D.C. Schools Chancellor Antwan Wilson, center, visits Washington Metropolitan High School on Aug. 21, its first day of the academic year. (Astrid Riecken/For The Washington Post)

Antwan Wilson is the chancellor of D.C. Public Schools.

In every ward and every one of our schools, families, community members and D.C. Public Schools' own team members have told me about their dreams for our children. Their ideas and hopes inform the school district's direction and particularly our new strategic plan.

Our public schools are the fastest-improving of any major district in the nation, reinforced by record progress over the past year, which included growth for students in every grade, as well as for students of color, low-income students, students with special needs and students learning English. That's an enormous credit to hard-working teachers, principals, staff members, students and families, as well as to my predecessor, Kaya Henderson. I'm grateful to Mayor Muriel E. Bowser (D) for the opportunity to lead this extraordinary team.

D.C. families are rightly proud of that progress — and rightly unwilling to rest on it. With uncommon generosity, they have spoken of what our schools must do for all young people in our city. They know that too many children have been left out of the school district's progress and that gaps of race and income remain painfully wide.

Their comments boil down to a righteous demand captured in three words: excellence, equity and love. Families, educators and community members expect us to offer students a world-class education that will prepare them to think for themselves, work with others and lead in today's complex world. They expect us to do that for every student in every neighborhood — without exception. And they expect us to do it with the same caring we would show our own children.

I know we can do it because I know what school did for me.

I was the expendable child. I attended 10 schools and lived in 15 homes. Teachers put me on the path I am on today.

That power of schools and teachers is the belief underlying our strategic plan, which sets ambitious targets for the next five years, including doubling the number of students prepared for college and careers — and tripling it among students of color.

Parents frequently ask me, "What's my Sidwell Friends?" They know that an excellent education isn't simply about attaining knowledge; it's also about being pushed intellectually, giving and taking in thoughtful discussion, and gathering a wide range of experiences that build leadership and readiness to solve new problems. I'm thrilled to find chess clubs, debate societies and seminars in schools in every ward, but we have far to go in offering all students the rigorous education they deserve.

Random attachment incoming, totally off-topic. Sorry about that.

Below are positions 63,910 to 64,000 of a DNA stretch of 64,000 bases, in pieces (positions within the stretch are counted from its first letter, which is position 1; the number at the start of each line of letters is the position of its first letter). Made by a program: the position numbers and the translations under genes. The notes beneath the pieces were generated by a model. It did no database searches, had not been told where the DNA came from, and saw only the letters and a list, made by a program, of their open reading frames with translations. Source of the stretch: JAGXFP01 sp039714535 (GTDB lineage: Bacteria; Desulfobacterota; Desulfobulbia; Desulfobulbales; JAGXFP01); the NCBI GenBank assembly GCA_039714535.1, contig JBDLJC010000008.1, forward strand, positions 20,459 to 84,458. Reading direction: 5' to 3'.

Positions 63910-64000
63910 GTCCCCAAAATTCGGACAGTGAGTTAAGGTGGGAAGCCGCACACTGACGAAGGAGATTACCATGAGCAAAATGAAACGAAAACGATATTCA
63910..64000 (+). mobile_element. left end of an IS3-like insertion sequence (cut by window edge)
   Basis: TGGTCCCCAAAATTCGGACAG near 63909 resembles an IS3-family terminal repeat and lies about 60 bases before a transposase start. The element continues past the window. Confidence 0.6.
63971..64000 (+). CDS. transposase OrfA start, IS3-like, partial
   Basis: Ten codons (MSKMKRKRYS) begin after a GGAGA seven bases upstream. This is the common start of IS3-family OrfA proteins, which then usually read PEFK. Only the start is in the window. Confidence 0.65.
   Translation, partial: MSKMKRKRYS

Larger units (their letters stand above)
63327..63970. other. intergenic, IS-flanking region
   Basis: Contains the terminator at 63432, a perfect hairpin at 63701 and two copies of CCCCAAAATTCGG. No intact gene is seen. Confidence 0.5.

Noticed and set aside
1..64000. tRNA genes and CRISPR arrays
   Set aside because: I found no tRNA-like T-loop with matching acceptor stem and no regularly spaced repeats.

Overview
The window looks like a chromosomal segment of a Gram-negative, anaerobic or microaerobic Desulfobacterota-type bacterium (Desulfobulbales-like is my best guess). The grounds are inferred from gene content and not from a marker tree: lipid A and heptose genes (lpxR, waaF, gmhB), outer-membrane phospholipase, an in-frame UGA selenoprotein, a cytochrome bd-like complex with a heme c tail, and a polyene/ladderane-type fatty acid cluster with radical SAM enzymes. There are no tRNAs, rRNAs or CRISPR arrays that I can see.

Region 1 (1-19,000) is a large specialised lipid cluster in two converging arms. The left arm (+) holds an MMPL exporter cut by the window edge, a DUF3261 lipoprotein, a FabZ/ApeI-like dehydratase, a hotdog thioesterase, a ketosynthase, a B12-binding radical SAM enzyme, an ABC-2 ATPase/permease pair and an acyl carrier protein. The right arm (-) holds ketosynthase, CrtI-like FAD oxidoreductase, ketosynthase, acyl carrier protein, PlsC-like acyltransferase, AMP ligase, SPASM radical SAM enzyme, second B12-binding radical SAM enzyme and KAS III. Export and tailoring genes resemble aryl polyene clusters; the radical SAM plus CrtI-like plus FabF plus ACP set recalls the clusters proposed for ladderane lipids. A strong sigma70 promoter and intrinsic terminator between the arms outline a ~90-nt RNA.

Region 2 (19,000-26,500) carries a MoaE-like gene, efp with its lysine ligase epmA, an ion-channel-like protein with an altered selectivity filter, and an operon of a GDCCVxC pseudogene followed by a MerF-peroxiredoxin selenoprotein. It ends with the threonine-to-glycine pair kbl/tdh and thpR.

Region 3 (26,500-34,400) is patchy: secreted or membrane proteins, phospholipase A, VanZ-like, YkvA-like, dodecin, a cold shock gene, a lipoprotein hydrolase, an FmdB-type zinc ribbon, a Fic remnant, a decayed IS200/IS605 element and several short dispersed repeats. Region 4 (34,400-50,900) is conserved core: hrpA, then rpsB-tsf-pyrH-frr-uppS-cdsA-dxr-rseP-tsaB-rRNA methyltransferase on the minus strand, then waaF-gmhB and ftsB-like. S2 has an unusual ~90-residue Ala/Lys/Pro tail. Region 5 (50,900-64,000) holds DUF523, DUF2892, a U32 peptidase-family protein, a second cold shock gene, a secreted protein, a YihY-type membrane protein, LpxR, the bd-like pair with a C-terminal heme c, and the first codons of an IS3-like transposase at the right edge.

We must build on what has worked — ranging from strong curriculum to a deep investment in talent — while giving schools and their leadership greater autonomy to innovate. We must ensure that our schools offer all students experiences that broaden their sense of the world and their own possibilities, growing a range of options that already includes international travel, college courses and internships at prestigious workplaces.

Excellence exists in our schools today, but too many of our children never experience it. It's our task to develop a clear vision for equity that addresses race, income, disability, English-language fluency and other traditional markers for disadvantage, and then act on that vision in ways that strengthen opportunity and make transparent policies and funds.

Equity, however, isn't just a matter of resources and programs. It's also about letting students know they are welcomed and loved. Our schools must be safe places that do not tolerate bigotry or hatred. There's no task I take more seriously.

A wide set of social and emotional skills and traits — patience, grit, resilience and more — are vital factors in student success. Our students must see themselves as worthy of respect and as having agency. That matters for everyone, and especially for students traumatized by violence or chaos. Our schools must see students as whole people and meet them where they are with mental and physical health services, alternatives to out-of-school punishment, and other types of support.

Teachers also experience extraordinary stress, and we must make sure they have the support they need, as well.

More than almost any other endeavor, education rests on the talent, commitment and caring of its people. That's why I'm determined to make D.C. Public Schools an even better place to work. Our tentative teacher contract is a crucial first step, but there's far more for us to do to retain and support the strongest teachers and principals and improve the recruitment of bilingual teachers, male teachers of color and other high-need talent.

"Excellence, equity and love" is not a vision schools can accomplish alone. It's something we can only accomplish together, and with parents as our most important partners.

The stakes are enormous.

On a recent school visit, a 6-year-old immigrant student named Oscar presented me with a framed poem. An excerpt:

Oh my homeland, oh my homeland!

Now I am at the top of the hill,

At the other side of the sea,

And at the end, I crossed the border.

Now I am here

So I can accomplish my dreams.

After enormous sacrifice, Oscar's family chose to entrust him to our schools. Our task, together, is to ensure that our schools are worthy of that trust.